UPDATE (01/21/2019): NoDaddy has finally removed the script after multiple support phone calls. Took ’em long enough!
UPDATE (01/09/2019): It has been almost two weeks since writing this blog and as of today, NoDaddy has still not removed the error causing, automatically injected tracking script from the website I’ve been working on lately. We contacted NoDaddy’s customer support and also tried the opt-out feature and the tracking script is still on the website, so this is a fair warning to anyone who chooses to do business with NoDaddy. I’ll be advising all of my future clients to stay as far away from NoDaddy as possible.
GoDaddy will forever be known as “NoDaddy” in my eyes
As I was validating code for a WordPress website which is hosted on GoDaddy, I came across a peculiar code validation error which was caused by a script injected into the site after the closing body tag. I found this validation error particularly odd because everybody knows nothing goes between the closing body and html tags.
My first thought was that this script is malware, but then after reading a comment in the script, I realized it was a script automatically injected into the WordPress site by GoDaddy. To my knowledge, this is a script that you cannot remove from the WordPress theme, database, or core code files. What a joke! This is technically GoDaddy hacking your website through their own administrative back end, but I’d bet it’s buried somewhere deep inside GoDaddy’s 135,594,093 page license agreement that allows them to do this legally. Who knows, though? I’ve never read it. All I know is that it ticked me off and I want it gone!
GoDaddy’s injected WordPress script:
I copy/pasted the code comment which claims to be monitoring performance into DuckDuckGo and found that I am not the only one experiencing this hidden problem. Larry Daniele wrote an in-depth article about this GoDaddy injected script which describes a way to opt-out without contacting GoDaddy’s outsourced support. Visit that link to find out how to opt-out of GoDaddy’s automatic script injection. Thanks, Larry!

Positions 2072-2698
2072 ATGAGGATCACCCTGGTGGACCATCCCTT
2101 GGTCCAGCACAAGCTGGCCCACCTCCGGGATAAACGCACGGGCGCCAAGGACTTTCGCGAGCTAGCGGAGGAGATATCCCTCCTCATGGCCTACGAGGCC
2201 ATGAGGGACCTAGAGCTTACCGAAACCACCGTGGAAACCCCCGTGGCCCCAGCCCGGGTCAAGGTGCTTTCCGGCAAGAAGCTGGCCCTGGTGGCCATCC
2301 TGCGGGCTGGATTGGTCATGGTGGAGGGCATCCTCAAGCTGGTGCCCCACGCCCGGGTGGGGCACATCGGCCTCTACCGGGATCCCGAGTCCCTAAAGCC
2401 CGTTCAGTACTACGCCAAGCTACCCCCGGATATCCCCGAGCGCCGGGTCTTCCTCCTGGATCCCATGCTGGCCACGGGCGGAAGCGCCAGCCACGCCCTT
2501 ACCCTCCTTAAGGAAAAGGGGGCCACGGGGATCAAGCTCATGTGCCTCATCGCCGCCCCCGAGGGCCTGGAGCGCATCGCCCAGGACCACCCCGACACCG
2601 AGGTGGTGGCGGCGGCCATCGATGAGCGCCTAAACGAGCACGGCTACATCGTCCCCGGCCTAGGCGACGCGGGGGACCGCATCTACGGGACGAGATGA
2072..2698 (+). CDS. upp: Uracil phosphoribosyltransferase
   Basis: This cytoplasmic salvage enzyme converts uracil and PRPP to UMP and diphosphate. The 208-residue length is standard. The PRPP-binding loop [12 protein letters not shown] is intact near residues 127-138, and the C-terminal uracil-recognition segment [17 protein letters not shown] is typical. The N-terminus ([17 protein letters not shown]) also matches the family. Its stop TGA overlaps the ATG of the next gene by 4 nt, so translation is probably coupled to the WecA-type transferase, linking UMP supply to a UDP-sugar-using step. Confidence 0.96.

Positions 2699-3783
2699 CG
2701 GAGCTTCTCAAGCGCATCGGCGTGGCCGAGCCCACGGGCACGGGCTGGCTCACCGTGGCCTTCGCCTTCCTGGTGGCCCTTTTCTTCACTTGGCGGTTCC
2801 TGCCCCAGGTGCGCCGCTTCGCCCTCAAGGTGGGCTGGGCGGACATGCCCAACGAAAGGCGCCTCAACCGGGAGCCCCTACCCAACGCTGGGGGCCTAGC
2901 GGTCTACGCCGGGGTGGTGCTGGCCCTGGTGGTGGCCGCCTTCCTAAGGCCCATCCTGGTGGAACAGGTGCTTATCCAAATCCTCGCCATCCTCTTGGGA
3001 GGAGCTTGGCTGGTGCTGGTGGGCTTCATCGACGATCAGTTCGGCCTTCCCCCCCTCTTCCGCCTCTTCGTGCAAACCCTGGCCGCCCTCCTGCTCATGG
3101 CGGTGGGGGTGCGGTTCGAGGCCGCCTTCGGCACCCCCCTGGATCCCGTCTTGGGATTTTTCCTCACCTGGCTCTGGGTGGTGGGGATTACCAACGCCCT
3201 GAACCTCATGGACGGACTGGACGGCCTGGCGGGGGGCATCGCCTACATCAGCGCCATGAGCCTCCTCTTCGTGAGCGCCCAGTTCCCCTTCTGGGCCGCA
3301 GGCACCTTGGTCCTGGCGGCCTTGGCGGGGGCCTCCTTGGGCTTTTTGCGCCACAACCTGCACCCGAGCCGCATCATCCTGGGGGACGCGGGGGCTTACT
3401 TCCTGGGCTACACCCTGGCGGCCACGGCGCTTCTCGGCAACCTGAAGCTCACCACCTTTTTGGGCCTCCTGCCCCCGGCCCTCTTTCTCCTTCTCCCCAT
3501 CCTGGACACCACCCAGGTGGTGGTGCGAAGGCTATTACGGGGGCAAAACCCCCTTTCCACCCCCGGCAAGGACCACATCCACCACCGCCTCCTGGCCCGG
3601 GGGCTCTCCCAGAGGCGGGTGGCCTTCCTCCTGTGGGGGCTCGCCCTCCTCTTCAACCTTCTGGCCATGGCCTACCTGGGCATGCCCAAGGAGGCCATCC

The last thing I want is GoDaddy automatically injecting unwanted “performance monitoring” scripts into any of my websites, especially when it causes a red code validation error with the W3C.
GoDaddy has violated its customers once again by automatically injecting tracking and “performance monitoring” scripts into its customer’s WordPress websites. I’ve moved my personal websites away from GoDaddy because I’ve just had it with their crap.
On the contrary, I completely understand why people use GoDaddy: because it’s the most popular, it’s “the easiest (subjective),” it’s the “best deal (subjective),” and they “have good support (primarily outsourced to foreign countries).” /s
What will GoDaddy do next? Only time will tell, but they surely won’t be hosting one of my personal websites.